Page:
You have been complaining about your deteriorating condition to your doctor, but he doesn’t understand anything much at all about the dangers of the drugs he has been prescribing you and has no knowledge of the nature of dependency and withdrawal effects.

Instead, he misdiagnoses you with something else, or suggests that it’s a simple case of your original complaint having worsened, and proceeds to prescribe you more and more drugs compounding your problem.

You try talking to your friends but nobody understands and they think “it’s all in your head”.

Unlike an injury where you may get some temporary relief by readjusting your posture, the pain and suffering, both mental and physical, runs 24/7 and there’s no escape.

Over a prolonged period, all this torment and suffering, possibly without any understanding of what is actually happening to you, may become too intolerable and thoughts of suicide may begin to enter your mind…

Despite your thought processes having been hijacked, after finally realizing that it has been the drugs causing the problems, you lose faith in your doctor. So you press ahead making your best effort to reduce and stop taking the drugs.

However, as you reduce many of the terrible symptoms intensify. It is scary and you are suffering horribly, but at the same time you feel the need to endure the pain and to somehow make it through to the other side. But how far way the other side is you cannot see and at times you’re not sure whether you’ll be able to make it…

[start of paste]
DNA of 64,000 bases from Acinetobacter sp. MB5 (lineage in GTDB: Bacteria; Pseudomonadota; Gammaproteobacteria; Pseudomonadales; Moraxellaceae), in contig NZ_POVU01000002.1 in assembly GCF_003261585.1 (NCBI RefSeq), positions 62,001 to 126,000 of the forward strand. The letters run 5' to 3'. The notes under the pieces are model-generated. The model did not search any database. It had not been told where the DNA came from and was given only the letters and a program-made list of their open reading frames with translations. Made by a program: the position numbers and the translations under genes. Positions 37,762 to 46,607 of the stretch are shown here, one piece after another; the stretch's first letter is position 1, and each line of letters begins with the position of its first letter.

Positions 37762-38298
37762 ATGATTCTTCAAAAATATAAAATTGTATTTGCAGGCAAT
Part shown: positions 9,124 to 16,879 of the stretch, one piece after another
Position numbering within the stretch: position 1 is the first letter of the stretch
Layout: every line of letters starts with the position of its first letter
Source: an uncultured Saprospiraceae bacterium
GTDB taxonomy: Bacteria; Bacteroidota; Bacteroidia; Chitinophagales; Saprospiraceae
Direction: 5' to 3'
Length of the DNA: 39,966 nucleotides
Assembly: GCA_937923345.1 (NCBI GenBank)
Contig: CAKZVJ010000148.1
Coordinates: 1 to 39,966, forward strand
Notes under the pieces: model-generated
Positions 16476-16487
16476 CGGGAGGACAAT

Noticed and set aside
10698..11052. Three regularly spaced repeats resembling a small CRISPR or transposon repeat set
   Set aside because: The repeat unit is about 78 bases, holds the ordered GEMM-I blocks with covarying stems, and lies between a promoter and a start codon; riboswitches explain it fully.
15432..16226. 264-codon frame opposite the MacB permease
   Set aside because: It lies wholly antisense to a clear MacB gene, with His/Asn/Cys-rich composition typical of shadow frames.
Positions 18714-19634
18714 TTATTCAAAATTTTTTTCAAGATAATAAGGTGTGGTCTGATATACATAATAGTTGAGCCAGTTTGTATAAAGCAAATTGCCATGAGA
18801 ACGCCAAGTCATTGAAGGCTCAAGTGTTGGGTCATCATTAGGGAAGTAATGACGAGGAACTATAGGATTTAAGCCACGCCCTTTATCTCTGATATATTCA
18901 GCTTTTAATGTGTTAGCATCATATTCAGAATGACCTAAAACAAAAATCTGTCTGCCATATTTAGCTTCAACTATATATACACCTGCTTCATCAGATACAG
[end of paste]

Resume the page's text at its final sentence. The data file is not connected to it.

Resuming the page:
If you are fortunate enough to find the proper guidance, reduction can be made a little easier, but it is extremely difficult, if not impossible, to find the help you need due to a severe lack in education / knowledge and facilities (which your government is responsible for).

After finally stopping the prescriptions completely, it may take months and years to overcome or learn to live with some of these adverse effects and withdrawal symptoms; even under a controlled reduction.

Some of them you may not ever fully recover from at all. (Look no further than Ray Nimmo's story – founder of benzo.org.uk).